By Hillel Aron
By Joseph Tsidulko
By Patrick Range McDonald
By David Futch
By Hillel Aron
By Dennis Romero
By Jill Stewart
By Dennis Romero
When he tired of putting the boots to me I was coughing up blood and looking up at him from the beer- and blood-soaked floor just in time to catch his mouthful of spit in my face.
There was a Budweiser longneck lying on the floor, a and whether I grabbed it or it teleported into my hand I got no idea, but I do know that one second I was on the floor and the next I had his shirt bunched in one hand and the bottle in my other. When it hit him in the forehead the bottle broke off, leaving the neck and long slivers of razor-sharp glass in my hand. It felt like something ripped in my brain, like lightning was dancing behind my eyes, like my whole nervous system shorted out. I shoved the broken bottle into his face, and we both started screaming as my hand and the bottle went to work. The pain and fear and humiliation had combined to send me all the way over the edge. The guy's face before and after the amateur plastic surgery still haunts me.
The cops came and ambulanced us both to Mass. General for our injuries. I got charged with attempted murder, assault with a deadly weapon, etc., and cuffed to my hospital bed. After my arraignment I ended up in Bridgewater State Hospital for the Criminally Insane for observation. It was not a nice place. I'd spent some time at and finally escaped the Indiana Youth Center, one of the last juvenile facilities in this great nation of ours to use corporal punishment, but Bridgewater was something else. The huge brick-and-granite wall that surrounded it seemed older than time.
My first day in population, a guy was sitting and rocking back and forth in the day room, mumbling to himself and struggling to rip off the football helmet that had been tied to his head. I had my back to the wall, just watching my fellow nuts. Some were dangerous guys, killers. Some were alkies and dope fiends. Some of 'em were just motherfuckin' crazy, looney tunes. I was trying to figure out who was who when the guy that was rockin' and mumblin' succeeded in getting the football helmet off. Stood up and howled triumphantly, spiked the helmet into the floor, then lowered his head and ran full tilt into the brick wall. Boo-ya, just like goddamn Humpty Dumpty. Brains and blood all over the place.
Nobody even broke stride - card games continued, chess pieces were moved, sentences finished. I kept my back to the wall and watched the body twitch.
The lights of L.A. were like magic - I fell in love before the plane landed. It was Oz waiting to fall into the sea, the Sunset Strip, dope and broads and exotic cars, a land of limitless fucking opportunity.
They said go west young man, and I did. Hitting the Whisky and the Rainbow, slippin' and slidin', trippin' and glidin', life was a ball and a gas, livin' in free fall right up to the crash. Ate it on my Harley, crushed my right leg from the knee down.
Life became a drag. I had no dough and no way to make any. If you can't spell or count too well it's tough to get employment other than of the manual type. Sadly, not many people want to hire a crippled guy to carry shit or dig holes. And if you can't run, stealing is not a good idea. I was full-on homeless, crashing where I could, shoplifting when I got so hungry I didn't care if I got busted or not. And lonely like a motherfucker - for some reason when you're on the bottom people feel no need to socialize with you. One day I picked up a newspaper. Read the Help Wanteds to pass time, not because I thought I'd find anything. Saw an ad. It said: "If you can talk on the phone you can make big bucks."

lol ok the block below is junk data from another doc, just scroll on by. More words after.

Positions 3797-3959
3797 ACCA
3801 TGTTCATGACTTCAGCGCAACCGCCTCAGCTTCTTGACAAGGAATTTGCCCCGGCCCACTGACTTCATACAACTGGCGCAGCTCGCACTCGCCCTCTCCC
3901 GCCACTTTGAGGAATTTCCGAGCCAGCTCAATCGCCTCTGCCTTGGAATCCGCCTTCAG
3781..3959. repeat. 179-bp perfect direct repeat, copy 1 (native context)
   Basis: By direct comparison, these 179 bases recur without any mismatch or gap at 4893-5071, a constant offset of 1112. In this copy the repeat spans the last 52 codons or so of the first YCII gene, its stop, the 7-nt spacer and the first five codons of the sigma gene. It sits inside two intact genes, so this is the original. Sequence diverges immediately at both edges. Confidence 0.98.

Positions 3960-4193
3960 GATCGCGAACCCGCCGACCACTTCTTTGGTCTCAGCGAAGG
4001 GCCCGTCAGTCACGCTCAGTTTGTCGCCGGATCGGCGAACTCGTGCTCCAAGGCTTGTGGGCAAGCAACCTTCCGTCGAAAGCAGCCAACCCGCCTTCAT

Went to Santa Fe Freight Salvage Co. Met the owner, a little old Jewish guy I'll never forget, tellin' me a way to survive. "Oy, who gives a fuck if ya know from drill presses and hand tools, sell 'em. Sell drill bits and tape, shove it down their throat. Nem di gelt, get the fuckin' money, schmuck. If dey answer da phone they're alive, if they're alive they need whatcha sellin'. Whatever it is! Close da deal! It's all dat counts, kid. You starve or they starve. What's it gonna be?"
I hopped on my trusty crutches to the nearest phone and started dialing for dollars. Didn't know shit about tools or sales, had an East Coast accent so thick ya could cut it with a knife, talking to rednecks about floor jacks and band saws, lathes and milling machines, drill bits and tape by the fucking pallet load, slamming terrible Taiwanese trash all over the country. If Elmer answered the phone, he had tools on the way, period.
They had free bagels at this place. I lived on the phone and in the parking lot, surviving on bagels and coffee till I got my first paycheck. This was a brand-new way of life for me, and I dug it, earning an honest buck, paying for my $50- to $100-a-day habit without stealing, causing no damage to anybody but myself. This place had insurance too, and three years after I broke the leg a doctor at Cedars put it back together. I still limp, but it works just fine. So I had a new Beemer, a nice pad in West L.A., a couple girls I liked who liked me back, I was walking without crutches and as proud as a guy can be. Thought I was the American Dream in person.